Gulf Coast Community Foundation, Charles & Margery Barancik Foundation and Bob and Lin Williams provide the funding
The Gulf Coast Community Foundation, the Charles & Margery Barancik Foundation, “and a generous donor couple partnered to pay past-due utility bills for 32 families in Sarasota County,” the Gulf Coast Community Foundation has announced.
The grant, issued directly to the Sarasota County Public Utilities Department through the foundations’ joint COVID-19 Response Initiative, “ensured that the utilities remained on at the 32 households,” a news release points out.
“Some families in our community are just one bill away from losing their home,” said Jon Thaxton, Gulf Coast’s senior vice president for community investment, said in the release. “This grant allows for local families to shift focus from the stress of a past-due bill to keeping their family safe,” he added in the release.
“Foundations in the region continue to play a critical role in supporting community members’ immediate needs during the pandemic, with this grant being one of the first of its kind in the region,” the release points out. “Gulf Coast donors Bob and Lin Williams brought the idea to the foundations after reading a news story about local families in need,” the release explains. The couple made a gift through Gulf Coast to cover half the cost of the overdue bills, and the foundations matched it, the release adds.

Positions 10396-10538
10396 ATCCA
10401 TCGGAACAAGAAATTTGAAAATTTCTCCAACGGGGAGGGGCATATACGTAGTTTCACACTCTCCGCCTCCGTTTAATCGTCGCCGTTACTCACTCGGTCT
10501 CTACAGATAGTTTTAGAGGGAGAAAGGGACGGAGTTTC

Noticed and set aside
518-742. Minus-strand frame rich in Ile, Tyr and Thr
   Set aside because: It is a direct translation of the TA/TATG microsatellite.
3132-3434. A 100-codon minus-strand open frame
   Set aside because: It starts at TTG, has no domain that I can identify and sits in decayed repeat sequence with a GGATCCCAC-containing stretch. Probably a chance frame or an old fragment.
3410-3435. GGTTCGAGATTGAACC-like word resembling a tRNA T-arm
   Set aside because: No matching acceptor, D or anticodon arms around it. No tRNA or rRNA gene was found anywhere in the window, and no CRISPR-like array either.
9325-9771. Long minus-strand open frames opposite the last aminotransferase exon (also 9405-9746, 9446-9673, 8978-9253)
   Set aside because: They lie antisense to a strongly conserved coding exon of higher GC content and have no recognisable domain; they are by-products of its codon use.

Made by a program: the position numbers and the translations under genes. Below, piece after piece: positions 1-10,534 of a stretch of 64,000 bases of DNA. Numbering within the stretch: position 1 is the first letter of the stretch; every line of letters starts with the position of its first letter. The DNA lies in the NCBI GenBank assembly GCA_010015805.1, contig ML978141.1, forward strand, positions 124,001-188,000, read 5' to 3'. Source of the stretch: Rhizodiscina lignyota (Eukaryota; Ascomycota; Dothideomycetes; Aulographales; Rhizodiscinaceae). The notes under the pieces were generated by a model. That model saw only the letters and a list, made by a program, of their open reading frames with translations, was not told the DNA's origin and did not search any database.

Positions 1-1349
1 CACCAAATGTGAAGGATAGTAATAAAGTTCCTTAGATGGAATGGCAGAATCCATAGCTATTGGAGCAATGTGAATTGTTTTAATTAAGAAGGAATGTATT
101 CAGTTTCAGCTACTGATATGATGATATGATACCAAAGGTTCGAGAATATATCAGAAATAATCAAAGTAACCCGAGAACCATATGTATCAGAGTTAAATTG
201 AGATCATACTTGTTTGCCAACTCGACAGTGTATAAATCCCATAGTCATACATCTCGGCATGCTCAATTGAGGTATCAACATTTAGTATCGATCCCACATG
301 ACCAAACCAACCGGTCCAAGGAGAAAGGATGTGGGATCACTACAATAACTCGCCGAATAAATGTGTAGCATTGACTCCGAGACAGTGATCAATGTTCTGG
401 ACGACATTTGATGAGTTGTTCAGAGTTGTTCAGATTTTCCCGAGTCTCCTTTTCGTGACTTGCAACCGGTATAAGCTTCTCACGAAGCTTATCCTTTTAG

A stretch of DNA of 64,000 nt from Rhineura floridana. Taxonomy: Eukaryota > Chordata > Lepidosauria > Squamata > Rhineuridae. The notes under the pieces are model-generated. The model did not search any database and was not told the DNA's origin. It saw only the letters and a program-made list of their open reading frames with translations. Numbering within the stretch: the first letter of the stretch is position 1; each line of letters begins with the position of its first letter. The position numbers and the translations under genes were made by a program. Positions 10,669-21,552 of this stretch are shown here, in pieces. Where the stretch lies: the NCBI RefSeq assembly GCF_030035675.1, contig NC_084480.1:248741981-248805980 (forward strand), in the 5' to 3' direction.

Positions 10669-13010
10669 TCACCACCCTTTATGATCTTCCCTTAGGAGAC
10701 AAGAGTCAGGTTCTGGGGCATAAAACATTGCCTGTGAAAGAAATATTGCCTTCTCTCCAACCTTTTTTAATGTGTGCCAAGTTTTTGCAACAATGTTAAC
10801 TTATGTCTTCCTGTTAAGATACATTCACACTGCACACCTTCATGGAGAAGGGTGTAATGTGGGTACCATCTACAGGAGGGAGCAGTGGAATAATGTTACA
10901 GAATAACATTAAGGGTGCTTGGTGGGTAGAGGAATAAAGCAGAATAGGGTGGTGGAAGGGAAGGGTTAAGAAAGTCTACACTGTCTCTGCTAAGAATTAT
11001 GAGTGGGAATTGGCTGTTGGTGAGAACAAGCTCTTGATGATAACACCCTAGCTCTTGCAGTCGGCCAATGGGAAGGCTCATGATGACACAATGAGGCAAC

“As our community continues to recover from the impacts of COVID-19, the support of organizations like Gulf Coast and Barancik Foundation and philanthropists like the Williamses is more important than ever,” Sarasota County Administrator Jonathan Lewis said in the release. “We appreciate and value their efforts to help those who need it the most.”
To date, the Gulf Coast and Barancik foundations’ COVID-19 Response Initiative has raised more than $7 million “to provide immediate relief for our region’s families,” the release adds. The initiative has provided support to more than 65 different nonprofit organizations “that provide critical services such as food for hungry families, child care for first responders, telemedicine, and counseling,” the release points out.